Just when we have our head around something new, the health experts add another layer of information which can throw us right back at ground zero. This can be said about the probiotic and prebiotic conundrum! Microorganisms that inhabit the human body, on the skin, in the gut, in the mouth, behind the ears, up the bum, just about everywhere - outnumber all other human cells by about 10 to 1. Because of their tiny size they only amount to about 3 percent of our total body mass, roughly 2kg for the average adult. Despite being microscopic, they contribute to the health status of every part of the body either directly or indirectly through their activity, so much so that the collective microbiome is increasingly viewed by scientists as an organ in its own right.
According to research from the Human Microbiome Project (HMP) in 2014, which is a collaborative research project involving more than 80 universities and scientific institutions from around the globe, there are more than 10,000 different species living inside us. This is the first time that researchers have mapped the quantity and species of microorganisms inhabiting the bodies of healthy humans. According to HMP Co-ordinator, James M. Anderson, M.D., Ph.D “We now have a very good idea of what is normal for a healthy Western population and are beginning to learn how changes in the microbiome correlate with physiology and disease.” The application of this research will be far-reaching – now that we understand what the normal human microbiome looks like, we should be able to understand how changes in the microbiome are associated with, or even cause, illnesses.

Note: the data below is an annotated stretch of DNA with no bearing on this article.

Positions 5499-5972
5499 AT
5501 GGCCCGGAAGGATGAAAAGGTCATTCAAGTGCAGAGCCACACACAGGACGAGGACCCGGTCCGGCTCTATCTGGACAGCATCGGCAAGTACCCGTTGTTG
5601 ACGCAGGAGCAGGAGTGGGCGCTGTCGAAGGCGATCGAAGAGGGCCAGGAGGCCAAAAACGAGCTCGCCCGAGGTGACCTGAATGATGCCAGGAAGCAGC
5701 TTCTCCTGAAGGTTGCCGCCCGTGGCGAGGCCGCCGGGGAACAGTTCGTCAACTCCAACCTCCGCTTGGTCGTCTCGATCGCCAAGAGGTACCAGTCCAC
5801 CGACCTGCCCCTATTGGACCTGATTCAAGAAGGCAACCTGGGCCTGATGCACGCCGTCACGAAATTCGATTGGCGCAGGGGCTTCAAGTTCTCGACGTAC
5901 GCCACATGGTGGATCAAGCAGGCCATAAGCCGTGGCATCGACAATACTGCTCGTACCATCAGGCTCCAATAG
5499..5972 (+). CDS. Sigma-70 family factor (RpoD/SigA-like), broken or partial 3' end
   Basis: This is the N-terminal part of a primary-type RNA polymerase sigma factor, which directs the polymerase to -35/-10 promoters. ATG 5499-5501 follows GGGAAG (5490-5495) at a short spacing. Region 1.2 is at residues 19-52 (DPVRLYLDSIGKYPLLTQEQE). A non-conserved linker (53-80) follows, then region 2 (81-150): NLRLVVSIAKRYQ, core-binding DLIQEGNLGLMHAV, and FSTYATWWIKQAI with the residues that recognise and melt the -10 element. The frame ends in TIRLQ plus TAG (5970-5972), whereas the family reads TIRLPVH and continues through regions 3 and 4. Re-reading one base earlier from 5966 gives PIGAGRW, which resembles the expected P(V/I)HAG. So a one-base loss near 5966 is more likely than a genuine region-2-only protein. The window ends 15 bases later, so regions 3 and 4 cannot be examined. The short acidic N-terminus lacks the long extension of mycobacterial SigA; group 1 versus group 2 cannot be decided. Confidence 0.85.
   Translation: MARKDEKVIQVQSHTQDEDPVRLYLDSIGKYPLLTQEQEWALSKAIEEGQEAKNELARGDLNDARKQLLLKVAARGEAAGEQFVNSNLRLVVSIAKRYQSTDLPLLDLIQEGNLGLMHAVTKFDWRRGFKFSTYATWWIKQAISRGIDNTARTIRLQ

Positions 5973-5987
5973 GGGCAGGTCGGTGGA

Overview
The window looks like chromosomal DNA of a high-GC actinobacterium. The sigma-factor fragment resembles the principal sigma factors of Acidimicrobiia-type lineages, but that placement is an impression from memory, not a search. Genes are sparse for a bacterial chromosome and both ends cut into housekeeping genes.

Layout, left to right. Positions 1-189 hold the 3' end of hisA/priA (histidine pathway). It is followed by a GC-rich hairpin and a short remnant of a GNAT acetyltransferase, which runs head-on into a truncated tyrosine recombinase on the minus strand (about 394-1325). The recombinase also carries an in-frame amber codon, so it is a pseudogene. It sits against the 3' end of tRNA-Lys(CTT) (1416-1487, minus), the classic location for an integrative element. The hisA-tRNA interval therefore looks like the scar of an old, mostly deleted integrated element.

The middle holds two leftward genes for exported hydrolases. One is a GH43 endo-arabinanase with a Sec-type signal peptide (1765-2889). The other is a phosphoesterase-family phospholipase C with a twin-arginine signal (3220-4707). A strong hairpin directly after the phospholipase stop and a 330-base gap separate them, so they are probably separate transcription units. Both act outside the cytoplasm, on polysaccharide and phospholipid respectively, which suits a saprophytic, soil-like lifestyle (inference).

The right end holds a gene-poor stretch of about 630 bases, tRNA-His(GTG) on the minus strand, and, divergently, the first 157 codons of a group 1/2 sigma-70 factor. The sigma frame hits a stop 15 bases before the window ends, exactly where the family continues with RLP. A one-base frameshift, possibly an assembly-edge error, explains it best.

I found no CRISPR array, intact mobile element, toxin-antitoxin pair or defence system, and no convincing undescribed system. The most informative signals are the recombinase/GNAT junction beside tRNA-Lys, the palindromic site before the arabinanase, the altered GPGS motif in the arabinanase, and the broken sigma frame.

Not all fibre is equal when it comes to prebiotics. Researchers have pinpointed the ideal menu for gut bacteria which differs from what we hosts consider appetizing. Inulin, fructo-oligosaccharides (FOS), betaglucans, resistant starch and pectin are just some of the fibres that send probiotics into seventh heaven! Jerusalem artichoke, chicory root, dandelion leaves are the richest sources of inulin, followed by garlic, onion and leeks. This inulin fibre helps to increase the number and diversity of beneficial bacteria in the gut. Oats, barley and mushrooms are great sources of betaglucans, which also improve population numbers and variety of species. Betaglucans act as anti-viral agent in the upper respiratory tract and are effectively recommended for cold and flu viruses. Early studies of betaglucans’ efficacy against Covid-19 is hopeful too, providing protection from Covid-19 and less severity of symptoms. Probiotics consume pectin, found in apples, to produce a short chain fatty acid called butyric acid which improves the health of the intestinal lining in which they reside. These short chain fatty acids help regulate electrolyte balance including sodium, magnesium, calcium and water levels. They are anti-inflammatory compounds and are involved proper digestion and bowel movements.
Other prebiotic foods include beans and legumes, flaxseeds, burdock root, wheat bran and seaweeds. Sauerkraut is a perfect example of the relationship between probiotics and prebiotics. The juice from shredded or bruised raw cabbage leaves provide the prebiotic fibre for Lactobacilli bacteria (found on raw cabbage leaves) to multiply and flourish. As they increased in number, they continue digesting the cabbage leaves until the leaves are completely fermented. At the end of the process the volume of beneficial bacteria present is enough to preserve the sauerkraut and keep away harmful bacteria that would otherwise spoil it. This was the one of the original methods of preserving food and provided humans with a great source of probiotics as a bonus.
The Human Microbiome Project is ongoing and will provide invaluable preventative measures and treatment options for disease in years to come. In the meantime, roll out your intestinal red carpet and welcome some good bacteria into your body. Make them feel welcome and encourage them to stay long-term, enticing them with the food they love, the company of others and a well-maintained home to call their own.